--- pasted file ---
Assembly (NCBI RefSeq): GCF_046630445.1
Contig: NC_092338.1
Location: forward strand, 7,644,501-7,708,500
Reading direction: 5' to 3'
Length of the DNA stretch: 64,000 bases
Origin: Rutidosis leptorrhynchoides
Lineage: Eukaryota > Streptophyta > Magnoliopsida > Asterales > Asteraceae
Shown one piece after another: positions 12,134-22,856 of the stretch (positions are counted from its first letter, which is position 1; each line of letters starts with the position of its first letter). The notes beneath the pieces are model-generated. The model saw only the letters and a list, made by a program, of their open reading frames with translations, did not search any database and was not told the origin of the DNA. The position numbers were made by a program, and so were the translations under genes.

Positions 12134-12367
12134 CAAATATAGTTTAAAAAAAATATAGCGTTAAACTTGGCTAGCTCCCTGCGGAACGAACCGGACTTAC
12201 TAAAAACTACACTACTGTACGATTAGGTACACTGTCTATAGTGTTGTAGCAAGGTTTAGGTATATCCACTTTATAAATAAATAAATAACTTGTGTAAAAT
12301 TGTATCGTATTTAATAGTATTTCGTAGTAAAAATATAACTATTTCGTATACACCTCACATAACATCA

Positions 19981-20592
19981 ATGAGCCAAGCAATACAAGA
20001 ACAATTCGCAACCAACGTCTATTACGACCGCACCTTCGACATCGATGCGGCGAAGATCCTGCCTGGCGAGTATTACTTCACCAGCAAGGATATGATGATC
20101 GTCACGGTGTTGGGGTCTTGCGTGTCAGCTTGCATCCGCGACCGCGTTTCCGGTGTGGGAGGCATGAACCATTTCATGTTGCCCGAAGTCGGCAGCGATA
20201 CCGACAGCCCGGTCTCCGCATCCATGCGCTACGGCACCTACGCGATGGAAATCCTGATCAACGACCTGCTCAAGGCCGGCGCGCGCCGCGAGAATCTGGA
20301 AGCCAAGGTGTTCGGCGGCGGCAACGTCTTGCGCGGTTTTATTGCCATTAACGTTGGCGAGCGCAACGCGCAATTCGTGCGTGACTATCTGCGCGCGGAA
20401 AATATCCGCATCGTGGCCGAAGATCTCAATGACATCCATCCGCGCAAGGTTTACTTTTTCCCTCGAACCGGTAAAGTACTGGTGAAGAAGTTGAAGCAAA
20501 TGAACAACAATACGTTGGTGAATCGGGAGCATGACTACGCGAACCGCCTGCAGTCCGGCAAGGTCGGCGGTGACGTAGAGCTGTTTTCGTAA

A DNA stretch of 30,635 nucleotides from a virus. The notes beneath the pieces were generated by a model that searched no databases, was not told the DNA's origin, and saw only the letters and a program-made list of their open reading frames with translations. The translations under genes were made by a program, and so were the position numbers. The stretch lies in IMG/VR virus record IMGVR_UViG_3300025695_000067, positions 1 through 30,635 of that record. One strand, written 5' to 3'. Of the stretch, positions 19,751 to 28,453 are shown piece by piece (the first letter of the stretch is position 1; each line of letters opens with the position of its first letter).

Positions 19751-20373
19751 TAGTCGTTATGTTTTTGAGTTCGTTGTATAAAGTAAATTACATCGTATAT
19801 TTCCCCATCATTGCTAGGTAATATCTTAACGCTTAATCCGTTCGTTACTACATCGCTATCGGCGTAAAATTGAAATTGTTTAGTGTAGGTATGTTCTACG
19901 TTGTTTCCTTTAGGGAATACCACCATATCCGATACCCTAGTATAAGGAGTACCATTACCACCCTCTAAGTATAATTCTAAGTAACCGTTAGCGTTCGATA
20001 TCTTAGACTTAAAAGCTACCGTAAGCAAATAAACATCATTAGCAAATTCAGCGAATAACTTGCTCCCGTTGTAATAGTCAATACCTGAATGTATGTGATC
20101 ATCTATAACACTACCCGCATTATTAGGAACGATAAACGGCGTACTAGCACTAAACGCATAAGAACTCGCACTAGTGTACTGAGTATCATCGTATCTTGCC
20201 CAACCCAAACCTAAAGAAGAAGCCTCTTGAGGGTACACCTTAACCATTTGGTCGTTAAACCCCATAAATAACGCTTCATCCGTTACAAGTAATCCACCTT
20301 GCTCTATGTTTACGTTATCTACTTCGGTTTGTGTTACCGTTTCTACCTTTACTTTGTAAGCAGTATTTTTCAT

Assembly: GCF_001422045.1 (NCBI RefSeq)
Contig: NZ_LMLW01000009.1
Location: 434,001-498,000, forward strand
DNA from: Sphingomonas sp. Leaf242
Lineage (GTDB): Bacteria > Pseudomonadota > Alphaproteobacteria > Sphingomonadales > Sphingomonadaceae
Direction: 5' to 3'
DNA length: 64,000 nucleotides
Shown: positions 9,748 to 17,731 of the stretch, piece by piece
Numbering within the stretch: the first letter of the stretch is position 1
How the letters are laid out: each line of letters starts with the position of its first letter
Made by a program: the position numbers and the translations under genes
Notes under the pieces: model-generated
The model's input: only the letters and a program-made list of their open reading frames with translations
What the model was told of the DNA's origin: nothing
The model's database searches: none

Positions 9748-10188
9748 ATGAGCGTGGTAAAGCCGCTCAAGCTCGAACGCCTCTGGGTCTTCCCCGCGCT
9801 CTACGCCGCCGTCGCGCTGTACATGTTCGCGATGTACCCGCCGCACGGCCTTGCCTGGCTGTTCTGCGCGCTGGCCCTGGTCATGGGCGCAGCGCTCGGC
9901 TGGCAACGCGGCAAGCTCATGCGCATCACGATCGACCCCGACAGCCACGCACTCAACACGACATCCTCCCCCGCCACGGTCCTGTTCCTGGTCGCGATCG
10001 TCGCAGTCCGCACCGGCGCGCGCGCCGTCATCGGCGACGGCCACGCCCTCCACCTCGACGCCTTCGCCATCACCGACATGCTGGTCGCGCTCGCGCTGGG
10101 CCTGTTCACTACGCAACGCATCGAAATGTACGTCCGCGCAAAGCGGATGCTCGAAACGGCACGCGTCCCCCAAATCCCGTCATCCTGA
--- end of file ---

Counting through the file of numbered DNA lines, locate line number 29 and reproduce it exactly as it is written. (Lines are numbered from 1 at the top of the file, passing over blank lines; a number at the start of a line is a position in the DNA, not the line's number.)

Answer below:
20301 GCTCTATGTTTACGTTATCTACTTCGGTTTGTGTTACCGTTTCTACCTTTACTTTGTAAGCAGTATTTTTCAT